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Cease Fire - 3D
The picture thus is an invaluable record of "The Forgotten War" that ended in a military stalemate and whose ongoing effects are still very much a concern 65 years later. For those whose knowledge of the Korean War is limited to episodes of M*A*S*H, Cease Fire will surprise with this approximation of the Real Thing.
The movie was, of course, scripted, though the actor-soldiers were encouraged to improvise and thus add additional verisimilitude. Surprisingly though, the movie doesn't hard-sell its "Us vs. the Commies" angle, made as it was during the height of hysterical anticommunism in America. One might have expected a dreary flag-waver along the lines of Jet Pilot (finished that same year), but in fact the picture is closer in spirit to movies like MGM's more realistic Battleground (1949).
Shortly before the cease-fire that ended the war on July 27, 1953, Lt. Roy Thompson (playing himself, as do other cast members) is ordered to move his patrol, E Company, to "Red Top," a mountain believed occupied by enemy Chinese, and gather intelligence. His thirteen men - including reckless Sgt. Richard Elliott; Pfc. Kim, a native Korean whose wife is about to give birth in a nearby village; Pvt. Johnnie Mayes, an African-American; and Sfc. Albert Bernard "One Ton" Cook, a stereotypical overweight, wise-cracking type. En route they encounter various hazards, including landmines, captured Chinese deserters, and eventually three hundred Chinese troops moving into position at the base of the mountain.
That story is intercut with a subplot primarily concerned with two contrasting war correspondents, Bateman and Powell, the latter more cynical and world-weary about the ongoing peace talks.
It's likely that Cease Fire would have been a bigger commercial success had its release not come at the tail end of the ‘50s 3-D boom. The movie premiered in late-November 1953, just as the debut of Fox's new CinemaScope process was dominating entertainment news headlines while interest in and support for 3-D had dropped precipitously.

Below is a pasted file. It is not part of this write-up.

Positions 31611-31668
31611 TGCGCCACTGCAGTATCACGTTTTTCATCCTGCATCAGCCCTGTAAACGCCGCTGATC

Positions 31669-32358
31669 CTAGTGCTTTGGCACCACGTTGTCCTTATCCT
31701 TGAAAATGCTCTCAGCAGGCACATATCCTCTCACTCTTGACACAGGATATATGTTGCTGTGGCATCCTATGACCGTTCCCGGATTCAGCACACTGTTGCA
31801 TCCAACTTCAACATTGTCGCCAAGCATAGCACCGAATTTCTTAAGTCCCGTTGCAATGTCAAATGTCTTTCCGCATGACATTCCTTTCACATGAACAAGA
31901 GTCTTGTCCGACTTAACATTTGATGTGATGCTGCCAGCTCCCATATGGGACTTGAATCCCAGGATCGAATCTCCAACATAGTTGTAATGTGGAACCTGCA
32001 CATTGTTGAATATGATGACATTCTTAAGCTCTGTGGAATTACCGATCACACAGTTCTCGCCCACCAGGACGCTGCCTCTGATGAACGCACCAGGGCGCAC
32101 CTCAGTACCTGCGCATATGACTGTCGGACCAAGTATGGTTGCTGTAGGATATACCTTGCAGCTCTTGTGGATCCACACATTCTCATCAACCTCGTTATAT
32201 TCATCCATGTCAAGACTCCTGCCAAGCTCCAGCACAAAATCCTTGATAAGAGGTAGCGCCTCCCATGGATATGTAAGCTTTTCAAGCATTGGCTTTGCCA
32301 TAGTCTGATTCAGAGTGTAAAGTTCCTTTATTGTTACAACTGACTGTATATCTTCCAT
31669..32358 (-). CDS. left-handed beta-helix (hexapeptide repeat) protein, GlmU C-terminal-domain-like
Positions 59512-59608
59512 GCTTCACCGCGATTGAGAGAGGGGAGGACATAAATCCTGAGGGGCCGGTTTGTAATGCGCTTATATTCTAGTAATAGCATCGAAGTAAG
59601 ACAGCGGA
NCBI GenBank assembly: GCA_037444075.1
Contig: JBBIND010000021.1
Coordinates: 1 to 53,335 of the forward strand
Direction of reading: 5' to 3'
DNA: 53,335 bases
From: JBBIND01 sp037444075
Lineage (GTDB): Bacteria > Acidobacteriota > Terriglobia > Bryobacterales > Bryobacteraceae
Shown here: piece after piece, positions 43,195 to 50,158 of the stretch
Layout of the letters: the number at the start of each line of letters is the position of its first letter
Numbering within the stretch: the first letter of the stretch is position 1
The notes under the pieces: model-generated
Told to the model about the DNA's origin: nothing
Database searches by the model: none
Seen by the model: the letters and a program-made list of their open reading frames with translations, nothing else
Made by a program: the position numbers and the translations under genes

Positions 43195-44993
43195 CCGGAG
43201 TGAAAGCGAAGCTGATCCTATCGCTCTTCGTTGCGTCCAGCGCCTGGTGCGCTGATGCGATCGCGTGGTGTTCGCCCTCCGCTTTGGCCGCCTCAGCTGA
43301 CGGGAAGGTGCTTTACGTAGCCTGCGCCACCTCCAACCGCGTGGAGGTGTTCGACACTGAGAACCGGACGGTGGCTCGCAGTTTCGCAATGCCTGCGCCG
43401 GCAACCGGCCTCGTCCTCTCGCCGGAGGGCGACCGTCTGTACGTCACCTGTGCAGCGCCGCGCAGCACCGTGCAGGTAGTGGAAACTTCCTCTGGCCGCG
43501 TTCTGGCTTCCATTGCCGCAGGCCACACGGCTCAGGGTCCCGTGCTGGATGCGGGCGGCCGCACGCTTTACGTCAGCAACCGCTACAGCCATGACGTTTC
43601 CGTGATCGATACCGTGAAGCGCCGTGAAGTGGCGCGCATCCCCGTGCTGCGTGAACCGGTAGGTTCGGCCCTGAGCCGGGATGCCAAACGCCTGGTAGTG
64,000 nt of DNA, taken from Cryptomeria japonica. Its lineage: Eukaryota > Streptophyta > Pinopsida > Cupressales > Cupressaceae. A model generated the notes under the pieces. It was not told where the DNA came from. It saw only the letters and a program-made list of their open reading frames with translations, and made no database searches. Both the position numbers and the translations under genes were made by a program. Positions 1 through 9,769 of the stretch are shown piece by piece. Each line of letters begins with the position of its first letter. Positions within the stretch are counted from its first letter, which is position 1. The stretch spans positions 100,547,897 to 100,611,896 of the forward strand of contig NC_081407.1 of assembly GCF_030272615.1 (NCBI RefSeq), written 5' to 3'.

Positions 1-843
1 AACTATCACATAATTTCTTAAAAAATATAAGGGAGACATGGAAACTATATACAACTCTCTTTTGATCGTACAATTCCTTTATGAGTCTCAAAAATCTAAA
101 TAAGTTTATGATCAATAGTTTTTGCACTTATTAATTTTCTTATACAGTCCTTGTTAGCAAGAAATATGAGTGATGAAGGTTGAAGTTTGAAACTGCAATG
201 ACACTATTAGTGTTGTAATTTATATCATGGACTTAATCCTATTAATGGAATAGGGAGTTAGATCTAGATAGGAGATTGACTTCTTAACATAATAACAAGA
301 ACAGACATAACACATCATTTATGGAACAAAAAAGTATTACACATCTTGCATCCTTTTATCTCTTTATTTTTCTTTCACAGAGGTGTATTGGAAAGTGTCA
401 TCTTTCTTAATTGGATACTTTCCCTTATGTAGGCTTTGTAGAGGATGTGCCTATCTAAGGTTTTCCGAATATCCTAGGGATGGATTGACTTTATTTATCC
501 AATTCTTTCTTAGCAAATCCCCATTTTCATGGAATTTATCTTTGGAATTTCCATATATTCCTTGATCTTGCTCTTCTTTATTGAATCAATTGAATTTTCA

However, while it was being made Cease Fire received much big studio support, and a valiant effort was made to tout its unusualness upon its release. Director Owen Crump had a background making wartime shorts at Warner Bros. and had produced the Oscar-nominated documentary One Who Came Back (1951). Partnering on the project with ex-Warner producer Hal B. Wallis, the movie was shot May through August of 1953 near Pork Chop Hill, during and after the same peace negotiations depicted in the film. Its score, written by Oscar-winner Dimitri Tiomkin, whose music eerily blends in with the ambient environment, further exemplifies the classiness of the production.
The non-professional cast presented certain problems, and professional actors back in Hollywood relooped most of their dialogue. (Lt. Thompson's voice sounds like a subdued Les Tremayne, who also narrates the film's trailer.) Additionally, some of the war correspondents' scenes were rewritten and reshot as late as September 1953. The role of Bateman seems to be played by a professional actor whom I could not identify, and who's not listed in sources like the IMDb. Those interior scenes may have been shot in Hollywood.